On why you should approach writing lessons with caution. “I think craft is a dangerous thing. I saw a trailer for a movie, I don’t want to say what the movie is, but it’s coming out soon. And it was gorgeous, it was… gorgeous. And it made me really depressed, and I was trying to figure out why. I think there was an amazing amount of craft and skill on the part of the filmmakers in this movie. And yet it was the same shit. I know that this movie is going to do really well, and I know that the people who made it are going to get rewarded for it, and so the cycle continues. So I think the danger of craft is that it needs to be in second position to what it is that you’re doing. It’s seductive to put it in first position, often because what you’re doing is meaningless or worthless, or just more of the same. So you can distinguish yourself by being very, very good at it. I think you need to be willing to be naked when you do anything creatively in film or any other form, that’s really what you have to do because otherwise it’s very hard to separate it from marketing. I think that it just sort of becomes what it’s about.” – Charlie Kaufman ( ‘Inside John Malkovitch’ ‘Adaptation’)
I know what Kaufman is talking about here. By far and the most important thing is writing is not your writing, but your voice. That is, the guiding intelligence behind the writing. What lies in between the lines. This is what really carries a good book – not plot, character, or dialogue. But they help.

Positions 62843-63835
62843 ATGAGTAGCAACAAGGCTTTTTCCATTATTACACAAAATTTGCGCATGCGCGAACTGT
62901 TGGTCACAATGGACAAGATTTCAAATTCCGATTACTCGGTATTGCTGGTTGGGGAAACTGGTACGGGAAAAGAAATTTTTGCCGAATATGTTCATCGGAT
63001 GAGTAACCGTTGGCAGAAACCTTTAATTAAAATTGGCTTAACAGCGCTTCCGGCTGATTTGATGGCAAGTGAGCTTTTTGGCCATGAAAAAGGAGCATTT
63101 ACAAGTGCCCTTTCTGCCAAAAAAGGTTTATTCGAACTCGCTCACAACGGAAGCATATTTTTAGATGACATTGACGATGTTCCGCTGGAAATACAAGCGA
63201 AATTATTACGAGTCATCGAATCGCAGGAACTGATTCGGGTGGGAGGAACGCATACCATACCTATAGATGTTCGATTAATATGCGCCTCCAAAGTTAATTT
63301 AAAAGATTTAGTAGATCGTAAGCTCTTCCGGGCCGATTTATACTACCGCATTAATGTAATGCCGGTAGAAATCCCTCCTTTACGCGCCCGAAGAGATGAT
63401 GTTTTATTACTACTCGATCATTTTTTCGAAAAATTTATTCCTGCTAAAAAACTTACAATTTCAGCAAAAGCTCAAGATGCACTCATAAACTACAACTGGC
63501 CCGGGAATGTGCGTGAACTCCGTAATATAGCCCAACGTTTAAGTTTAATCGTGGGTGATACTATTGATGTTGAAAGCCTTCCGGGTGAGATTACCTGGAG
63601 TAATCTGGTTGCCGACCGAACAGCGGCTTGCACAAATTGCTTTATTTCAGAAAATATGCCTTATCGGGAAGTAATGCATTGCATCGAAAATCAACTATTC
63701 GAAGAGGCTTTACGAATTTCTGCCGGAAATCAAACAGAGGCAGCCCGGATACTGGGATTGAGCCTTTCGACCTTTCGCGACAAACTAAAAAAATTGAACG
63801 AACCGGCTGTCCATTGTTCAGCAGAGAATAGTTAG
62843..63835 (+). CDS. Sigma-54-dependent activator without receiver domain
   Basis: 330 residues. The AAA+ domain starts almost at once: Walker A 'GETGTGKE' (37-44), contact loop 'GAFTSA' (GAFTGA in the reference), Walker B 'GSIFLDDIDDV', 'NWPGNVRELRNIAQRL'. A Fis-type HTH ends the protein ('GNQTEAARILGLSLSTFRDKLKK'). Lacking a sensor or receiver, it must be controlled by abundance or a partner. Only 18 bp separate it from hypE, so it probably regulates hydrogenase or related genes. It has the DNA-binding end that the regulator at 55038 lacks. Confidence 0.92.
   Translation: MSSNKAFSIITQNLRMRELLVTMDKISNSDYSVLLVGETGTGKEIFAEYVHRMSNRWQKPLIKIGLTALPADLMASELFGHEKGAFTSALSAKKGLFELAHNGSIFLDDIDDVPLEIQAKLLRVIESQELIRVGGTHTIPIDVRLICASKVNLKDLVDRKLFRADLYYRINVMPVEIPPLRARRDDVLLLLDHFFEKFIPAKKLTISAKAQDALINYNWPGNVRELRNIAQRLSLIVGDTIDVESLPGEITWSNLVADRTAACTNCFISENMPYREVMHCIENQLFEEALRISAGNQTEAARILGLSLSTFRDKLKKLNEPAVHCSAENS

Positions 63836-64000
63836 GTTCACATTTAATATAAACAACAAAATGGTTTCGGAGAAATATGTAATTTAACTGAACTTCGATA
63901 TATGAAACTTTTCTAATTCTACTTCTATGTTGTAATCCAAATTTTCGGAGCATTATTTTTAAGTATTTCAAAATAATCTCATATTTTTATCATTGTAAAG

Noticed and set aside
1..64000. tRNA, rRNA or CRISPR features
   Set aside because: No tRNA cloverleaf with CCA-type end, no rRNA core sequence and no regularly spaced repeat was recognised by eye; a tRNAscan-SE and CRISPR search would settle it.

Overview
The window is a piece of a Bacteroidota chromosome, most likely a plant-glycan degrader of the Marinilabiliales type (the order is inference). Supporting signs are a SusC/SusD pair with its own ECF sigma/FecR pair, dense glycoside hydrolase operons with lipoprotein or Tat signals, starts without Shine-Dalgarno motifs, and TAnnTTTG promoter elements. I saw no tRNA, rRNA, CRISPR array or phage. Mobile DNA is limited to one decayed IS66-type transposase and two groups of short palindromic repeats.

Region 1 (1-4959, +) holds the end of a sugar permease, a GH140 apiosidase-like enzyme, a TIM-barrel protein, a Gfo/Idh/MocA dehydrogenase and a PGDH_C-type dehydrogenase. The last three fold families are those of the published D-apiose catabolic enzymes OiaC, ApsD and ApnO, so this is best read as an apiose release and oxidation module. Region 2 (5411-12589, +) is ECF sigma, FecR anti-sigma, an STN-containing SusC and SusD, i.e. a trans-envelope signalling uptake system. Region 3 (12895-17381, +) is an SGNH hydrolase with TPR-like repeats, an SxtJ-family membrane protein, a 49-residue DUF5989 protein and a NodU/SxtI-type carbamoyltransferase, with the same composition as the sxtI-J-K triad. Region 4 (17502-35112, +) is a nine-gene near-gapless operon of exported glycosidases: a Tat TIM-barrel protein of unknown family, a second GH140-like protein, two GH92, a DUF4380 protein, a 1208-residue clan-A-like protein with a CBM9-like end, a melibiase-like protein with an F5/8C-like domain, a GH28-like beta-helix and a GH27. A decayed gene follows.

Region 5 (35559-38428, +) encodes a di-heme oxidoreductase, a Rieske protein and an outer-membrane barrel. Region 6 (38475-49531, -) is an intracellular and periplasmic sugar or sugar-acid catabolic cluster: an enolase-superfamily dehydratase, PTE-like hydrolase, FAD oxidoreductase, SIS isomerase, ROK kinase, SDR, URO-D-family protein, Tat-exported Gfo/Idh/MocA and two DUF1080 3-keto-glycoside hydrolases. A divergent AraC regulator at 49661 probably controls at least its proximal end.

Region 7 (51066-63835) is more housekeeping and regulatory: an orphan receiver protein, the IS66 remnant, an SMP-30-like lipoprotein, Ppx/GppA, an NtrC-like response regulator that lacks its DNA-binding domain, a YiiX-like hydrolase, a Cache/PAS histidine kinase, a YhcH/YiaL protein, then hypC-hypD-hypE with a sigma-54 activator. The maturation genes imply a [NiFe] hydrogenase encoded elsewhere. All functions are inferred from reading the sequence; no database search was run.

And nakedness. Yes, be naked. Be yourself. As Meg Rosoff writes about ‘voice’ –
“The voice lies between the conscious and unconscious mind”
It is not a technique to be taught.
“It is the deepest possible reflection of who you are..in your voice, your readers should be able to hear the contents of your mind, your heart, your soul”
‘Who are you?..who are you really”?
““Stop thinking about your voice. Think about your life instead. Live. Take risks. Seek wisdom. Confront the unconfrontable. Find out who you are. Let your voice gain power as you go”